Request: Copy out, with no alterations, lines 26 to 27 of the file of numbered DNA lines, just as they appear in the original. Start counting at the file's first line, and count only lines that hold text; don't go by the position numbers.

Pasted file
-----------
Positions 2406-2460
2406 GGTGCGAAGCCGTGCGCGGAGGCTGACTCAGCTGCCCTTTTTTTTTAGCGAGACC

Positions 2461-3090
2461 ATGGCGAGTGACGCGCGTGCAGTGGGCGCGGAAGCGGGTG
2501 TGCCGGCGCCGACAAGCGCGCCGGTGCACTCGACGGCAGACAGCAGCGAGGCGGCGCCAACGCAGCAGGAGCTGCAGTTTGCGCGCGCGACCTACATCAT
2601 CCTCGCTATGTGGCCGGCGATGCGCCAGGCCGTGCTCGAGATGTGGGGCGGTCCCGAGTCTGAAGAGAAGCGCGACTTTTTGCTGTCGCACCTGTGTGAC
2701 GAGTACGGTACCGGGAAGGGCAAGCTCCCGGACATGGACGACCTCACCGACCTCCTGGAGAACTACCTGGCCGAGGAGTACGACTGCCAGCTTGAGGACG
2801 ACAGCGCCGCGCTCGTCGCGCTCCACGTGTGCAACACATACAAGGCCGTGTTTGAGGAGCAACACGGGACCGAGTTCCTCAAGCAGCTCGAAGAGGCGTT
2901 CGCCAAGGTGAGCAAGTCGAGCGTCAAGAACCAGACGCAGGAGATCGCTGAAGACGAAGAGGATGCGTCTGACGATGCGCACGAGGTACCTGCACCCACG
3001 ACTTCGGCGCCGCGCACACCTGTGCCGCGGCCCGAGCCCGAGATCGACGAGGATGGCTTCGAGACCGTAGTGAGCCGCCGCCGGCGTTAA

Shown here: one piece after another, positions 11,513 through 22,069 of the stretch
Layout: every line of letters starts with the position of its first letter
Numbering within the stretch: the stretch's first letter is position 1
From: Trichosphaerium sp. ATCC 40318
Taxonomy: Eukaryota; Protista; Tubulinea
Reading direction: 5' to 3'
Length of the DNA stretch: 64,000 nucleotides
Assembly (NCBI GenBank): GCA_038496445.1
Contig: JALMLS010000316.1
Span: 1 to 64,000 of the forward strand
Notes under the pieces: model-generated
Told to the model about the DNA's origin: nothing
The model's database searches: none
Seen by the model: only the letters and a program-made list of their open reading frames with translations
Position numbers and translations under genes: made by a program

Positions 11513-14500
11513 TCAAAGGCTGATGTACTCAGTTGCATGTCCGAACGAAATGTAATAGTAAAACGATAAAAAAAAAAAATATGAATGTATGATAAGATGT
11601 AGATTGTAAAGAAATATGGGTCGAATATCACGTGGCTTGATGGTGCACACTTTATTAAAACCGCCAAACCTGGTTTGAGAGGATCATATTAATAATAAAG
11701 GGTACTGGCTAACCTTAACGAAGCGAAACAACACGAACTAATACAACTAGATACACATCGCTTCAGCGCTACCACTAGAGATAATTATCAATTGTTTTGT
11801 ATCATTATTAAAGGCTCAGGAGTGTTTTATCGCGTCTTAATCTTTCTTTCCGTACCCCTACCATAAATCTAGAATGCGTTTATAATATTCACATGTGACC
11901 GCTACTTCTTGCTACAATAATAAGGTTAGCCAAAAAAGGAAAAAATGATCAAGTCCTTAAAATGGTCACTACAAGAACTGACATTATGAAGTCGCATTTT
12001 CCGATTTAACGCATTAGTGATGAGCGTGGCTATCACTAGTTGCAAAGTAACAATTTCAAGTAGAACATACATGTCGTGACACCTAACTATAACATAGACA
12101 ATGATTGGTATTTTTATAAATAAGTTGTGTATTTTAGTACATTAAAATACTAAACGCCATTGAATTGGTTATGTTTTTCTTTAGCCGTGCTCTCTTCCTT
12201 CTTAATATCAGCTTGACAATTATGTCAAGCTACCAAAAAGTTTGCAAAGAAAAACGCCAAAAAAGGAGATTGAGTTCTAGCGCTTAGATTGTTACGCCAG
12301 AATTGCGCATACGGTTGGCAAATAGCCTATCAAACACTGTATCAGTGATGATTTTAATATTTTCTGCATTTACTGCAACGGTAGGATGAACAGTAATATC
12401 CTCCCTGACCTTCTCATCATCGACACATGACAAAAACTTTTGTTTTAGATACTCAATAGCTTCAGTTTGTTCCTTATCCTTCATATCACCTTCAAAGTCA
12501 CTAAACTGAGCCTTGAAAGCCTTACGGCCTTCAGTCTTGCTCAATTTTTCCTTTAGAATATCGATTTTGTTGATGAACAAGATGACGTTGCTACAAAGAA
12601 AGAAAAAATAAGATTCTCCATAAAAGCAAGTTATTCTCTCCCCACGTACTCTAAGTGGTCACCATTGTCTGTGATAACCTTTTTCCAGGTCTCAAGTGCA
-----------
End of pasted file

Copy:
Positions 11513-14500
11513 TCAAAGGCTGATGTACTCAGTTGCATGTCCGAACGAAATGTAATAGTAAAACGATAAAAAAAAAAAATATGAATGTATGATAAGATGT